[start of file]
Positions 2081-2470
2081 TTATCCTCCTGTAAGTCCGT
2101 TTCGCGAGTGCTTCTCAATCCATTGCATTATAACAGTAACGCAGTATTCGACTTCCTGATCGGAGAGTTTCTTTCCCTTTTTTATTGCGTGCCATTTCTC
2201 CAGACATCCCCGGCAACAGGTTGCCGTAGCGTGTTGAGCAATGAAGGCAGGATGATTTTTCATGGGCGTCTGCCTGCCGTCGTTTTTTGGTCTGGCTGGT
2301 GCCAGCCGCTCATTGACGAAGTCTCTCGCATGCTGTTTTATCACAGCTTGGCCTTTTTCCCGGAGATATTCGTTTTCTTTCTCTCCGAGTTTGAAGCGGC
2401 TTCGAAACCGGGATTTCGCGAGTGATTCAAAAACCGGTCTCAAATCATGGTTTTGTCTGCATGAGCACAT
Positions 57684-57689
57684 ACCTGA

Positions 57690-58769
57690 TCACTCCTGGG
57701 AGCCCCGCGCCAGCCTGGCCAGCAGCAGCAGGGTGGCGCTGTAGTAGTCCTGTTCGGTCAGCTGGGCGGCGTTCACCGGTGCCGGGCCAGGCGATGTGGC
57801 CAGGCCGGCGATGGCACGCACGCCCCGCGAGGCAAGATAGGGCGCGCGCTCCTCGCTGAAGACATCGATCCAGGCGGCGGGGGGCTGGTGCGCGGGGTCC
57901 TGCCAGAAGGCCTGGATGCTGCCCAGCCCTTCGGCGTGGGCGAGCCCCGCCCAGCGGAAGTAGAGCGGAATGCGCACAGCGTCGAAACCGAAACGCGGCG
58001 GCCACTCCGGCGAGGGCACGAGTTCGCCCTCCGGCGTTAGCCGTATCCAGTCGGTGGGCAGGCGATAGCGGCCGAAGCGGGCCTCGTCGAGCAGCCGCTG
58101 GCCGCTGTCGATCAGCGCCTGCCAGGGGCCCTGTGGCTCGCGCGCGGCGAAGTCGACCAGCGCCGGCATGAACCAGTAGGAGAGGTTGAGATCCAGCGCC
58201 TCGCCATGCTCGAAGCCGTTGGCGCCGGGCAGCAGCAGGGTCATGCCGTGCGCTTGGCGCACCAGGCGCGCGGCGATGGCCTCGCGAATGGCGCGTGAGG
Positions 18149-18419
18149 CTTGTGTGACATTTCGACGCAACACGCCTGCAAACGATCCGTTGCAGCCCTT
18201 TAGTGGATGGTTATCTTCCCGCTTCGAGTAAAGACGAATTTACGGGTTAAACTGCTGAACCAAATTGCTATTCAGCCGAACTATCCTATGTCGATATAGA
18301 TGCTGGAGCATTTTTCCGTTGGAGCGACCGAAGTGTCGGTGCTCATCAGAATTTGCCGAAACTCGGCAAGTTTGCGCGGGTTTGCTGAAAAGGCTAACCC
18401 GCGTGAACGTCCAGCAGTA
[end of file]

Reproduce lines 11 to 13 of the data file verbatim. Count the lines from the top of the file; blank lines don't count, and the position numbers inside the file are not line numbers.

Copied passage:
57701 AGCCCCGCGCCAGCCTGGCCAGCAGCAGCAGGGTGGCGCTGTAGTAGTCCTGTTCGGTCAGCTGGGCGGCGTTCACCGGTGCCGGGCCAGGCGATGTGGC
57801 CAGGCCGGCGATGGCACGCACGCCCCGCGAGGCAAGATAGGGCGCGCGCTCCTCGCTGAAGACATCGATCCAGGCGGCGGGGGGCTGGTGCGCGGGGTCC
57901 TGCCAGAAGGCCTGGATGCTGCCCAGCCCTTCGGCGTGGGCGAGCCCCGCCCAGCGGAAGTAGAGCGGAATGCGCACAGCGTCGAAACCGAAACGCGGCG